Mirror Image Expansion Reflects Web Computing Growth

Content delivery specialist Mirror Image Internet will expand its network through a new contract with data center operator Equinix , the companies announced today. Terms were not disclosed.

Mirror Image will tap into Equinix facilities in Silicon Valley, New York and Washington, D.C., to provide customers with increased capacity and network connectivity.

The data centers are carrier-neutral, giving Mirror Image flexibility to perform increasingly complex tasks such as streaming media delivery, e-commerce transactions and Web computing services, without falling short of service-level agreements.

“By installing additional Content Access Points (CAP) within Equinix sites, we now connect into multiple providers from within that single co-lo,” Bob Hammond, Mirror Image’s CTO, told internetnews.com.

One of the strengths of Mirror Image’s CAP architecture is that the company can add capacity for streaming media and Web computing into existing CAP locations or deploy new CAP facilities into locations where they are needed, Hammond said.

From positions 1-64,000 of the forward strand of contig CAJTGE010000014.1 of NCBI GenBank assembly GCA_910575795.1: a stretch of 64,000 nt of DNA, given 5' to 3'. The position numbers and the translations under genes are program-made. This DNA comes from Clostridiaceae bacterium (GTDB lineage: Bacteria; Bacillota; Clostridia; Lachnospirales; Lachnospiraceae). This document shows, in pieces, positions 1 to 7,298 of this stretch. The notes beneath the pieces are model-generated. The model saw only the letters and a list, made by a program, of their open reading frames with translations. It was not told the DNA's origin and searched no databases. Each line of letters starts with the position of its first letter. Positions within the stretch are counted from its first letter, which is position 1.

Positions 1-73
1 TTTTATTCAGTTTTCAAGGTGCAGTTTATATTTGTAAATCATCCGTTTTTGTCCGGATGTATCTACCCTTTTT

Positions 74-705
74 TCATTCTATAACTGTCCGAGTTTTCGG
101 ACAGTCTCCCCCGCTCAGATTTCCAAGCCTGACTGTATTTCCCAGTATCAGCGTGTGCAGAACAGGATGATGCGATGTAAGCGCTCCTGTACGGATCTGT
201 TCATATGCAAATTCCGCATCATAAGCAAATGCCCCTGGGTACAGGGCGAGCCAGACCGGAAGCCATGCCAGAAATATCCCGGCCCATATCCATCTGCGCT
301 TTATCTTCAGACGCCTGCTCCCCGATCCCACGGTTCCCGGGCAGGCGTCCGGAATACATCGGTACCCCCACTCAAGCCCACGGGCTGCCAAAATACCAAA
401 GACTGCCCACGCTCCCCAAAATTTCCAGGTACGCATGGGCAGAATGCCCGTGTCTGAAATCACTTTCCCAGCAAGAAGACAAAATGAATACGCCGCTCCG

For Mirror Image, the Equinix move comes three weeks after it revamped its content management console. The enhancements included: new daily traffic reports via e-mail; a content refresh tool; and real-time performance monitor with easy-to-read metrics.

The privately held firm’s moves are designed to improve reliability, performance and feedback for customers such as outdoor retailer Orvis, tire maker Bridgestone/Firestone and snowboard giant Burton.

In other news in the space, Akamai Technologies announced a multi-year deal with Major League Baseball’s online media arm to provide content delivery services for MLB.com and all 30 team Web sites.

The deal includes streaming of live games and on-demand video and audio game-casts. The integration with Akamai began last month and will be complete by Opening Day.

In 2003, MLB.com began selling live video Webcasts for roughly half of regular-season games. MLB.com had more than 500,000 paid subscribers last year, including more than 150,000 for its live video service.

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